Editor's note: Burgermeisters! Here's another excerpt from George Motz's book Hamburger America. George and his publisher were kind enough to allow us to run them here, along with George's beautiful photos. Eat up!
The inside of the Shady Glen looks like a cheeseburger. Its yellow striped wallpaper, the warm lighting, and low brown Formica countertops mimic the colors of their famous cheeseburger concoction. Ice cream may be the number-one seller at this Manchester, Connecticut, institution, but the cheeseburger is what has made them famous. In 1949, Bernice Rieg invented the "Bernice Original," which became an immediate success and still accounts for 80 percent of their sandwich sales today. The four-ounce cheeseburger comes with 4 slices of cheese. The cheese is not just stacked atop the burger; it is symmetrically placed, centered on the burger as it cooks on the hot griddle. An understandably large portion of this cheese makes direct contact with the griddle. When the cheese cooks through it is curled skyward by the deft grill man until it resembles a cheese crown. Amazingly, I watched burger after burger leave the grill with the same dramatic cheese. The same burger, over and over, since 1949.
"It's a special cheese, but that's all I can tell you," Michael the manager smiled. Michael started working at the Shady Glen over two decades ago as a dishwasher. “At twenty-two years, I’m still the new kid on the block.”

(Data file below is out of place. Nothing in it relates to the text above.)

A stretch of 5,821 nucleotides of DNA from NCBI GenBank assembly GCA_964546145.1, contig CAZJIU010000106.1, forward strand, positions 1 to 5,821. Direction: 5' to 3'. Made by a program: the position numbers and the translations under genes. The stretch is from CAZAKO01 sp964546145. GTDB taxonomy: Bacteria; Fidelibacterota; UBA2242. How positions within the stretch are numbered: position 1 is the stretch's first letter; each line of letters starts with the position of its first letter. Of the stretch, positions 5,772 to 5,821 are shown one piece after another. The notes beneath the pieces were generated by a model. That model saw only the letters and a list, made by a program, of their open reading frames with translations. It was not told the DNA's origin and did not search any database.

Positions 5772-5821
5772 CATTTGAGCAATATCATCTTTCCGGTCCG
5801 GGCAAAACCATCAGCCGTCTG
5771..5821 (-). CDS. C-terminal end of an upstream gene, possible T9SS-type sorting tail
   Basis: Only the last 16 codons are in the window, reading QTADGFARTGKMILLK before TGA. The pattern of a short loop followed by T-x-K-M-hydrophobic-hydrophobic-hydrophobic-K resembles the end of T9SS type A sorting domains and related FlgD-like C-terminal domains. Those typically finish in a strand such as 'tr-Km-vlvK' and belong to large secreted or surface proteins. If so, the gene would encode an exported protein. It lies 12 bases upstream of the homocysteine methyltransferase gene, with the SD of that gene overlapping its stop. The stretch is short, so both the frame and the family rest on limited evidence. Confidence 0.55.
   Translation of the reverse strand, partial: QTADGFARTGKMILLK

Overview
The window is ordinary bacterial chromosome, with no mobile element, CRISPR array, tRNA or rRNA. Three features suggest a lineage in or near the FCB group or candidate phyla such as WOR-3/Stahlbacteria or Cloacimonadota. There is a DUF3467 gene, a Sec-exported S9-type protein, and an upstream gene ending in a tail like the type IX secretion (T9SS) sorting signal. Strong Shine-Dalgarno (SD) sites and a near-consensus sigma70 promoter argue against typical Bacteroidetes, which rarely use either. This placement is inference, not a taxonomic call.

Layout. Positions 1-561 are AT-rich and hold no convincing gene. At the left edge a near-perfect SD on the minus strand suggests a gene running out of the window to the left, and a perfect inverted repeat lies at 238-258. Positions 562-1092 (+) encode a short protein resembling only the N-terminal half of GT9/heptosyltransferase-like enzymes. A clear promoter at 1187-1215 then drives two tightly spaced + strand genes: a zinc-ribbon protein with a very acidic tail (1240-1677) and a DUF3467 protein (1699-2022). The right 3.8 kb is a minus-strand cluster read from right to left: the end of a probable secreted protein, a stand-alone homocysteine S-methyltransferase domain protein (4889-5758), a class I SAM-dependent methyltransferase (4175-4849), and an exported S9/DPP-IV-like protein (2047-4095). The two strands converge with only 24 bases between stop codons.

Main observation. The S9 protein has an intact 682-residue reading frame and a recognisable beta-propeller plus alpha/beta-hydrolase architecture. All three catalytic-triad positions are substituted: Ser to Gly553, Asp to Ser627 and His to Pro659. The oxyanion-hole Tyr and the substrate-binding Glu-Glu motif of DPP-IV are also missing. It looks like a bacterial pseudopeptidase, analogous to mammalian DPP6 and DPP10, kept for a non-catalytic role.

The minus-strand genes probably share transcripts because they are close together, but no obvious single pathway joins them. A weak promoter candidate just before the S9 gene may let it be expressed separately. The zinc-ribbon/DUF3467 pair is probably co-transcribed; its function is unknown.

I stood by the grill and watched closely—the cheese, which looked like a house-sliced mild cheddar, really does not stick. One of the grill men offered some shaky science, "The carbon, uh, buildup on the griddle over the years acts sort of like Teflon." I think he’s right.
I had a hard time trying to figure out what do with my cheese wings once I had my burger in front of me. Two guys sitting near us at the counter had opposing views. One told me, "Fold the crisps onto the burger and eat it that way." "Not me,” said the other, "I like to break them off and eat them separately."
At first I was concerned about the large mural that spans the entire West end of the restaurant. It depicts strange elves having a picnic of burgers, hot dogs, and ice cream. As I left the restaurant I looked again at the mural and fully understood its significance—the Shady Glen is a necessary fantasy. I hope it never goes away.
840 East Middle Turnpike, Manchester CT 06040
Mon. to Thurs., 7 a.m. - 10 p.m.; Fri. to Sat., 7 a.m. - 11 p.m.; Sun., 11 a.m. - 10 p.m.
Hamburger America is available at Amazon and comes with a DVD of George's movie of the same title.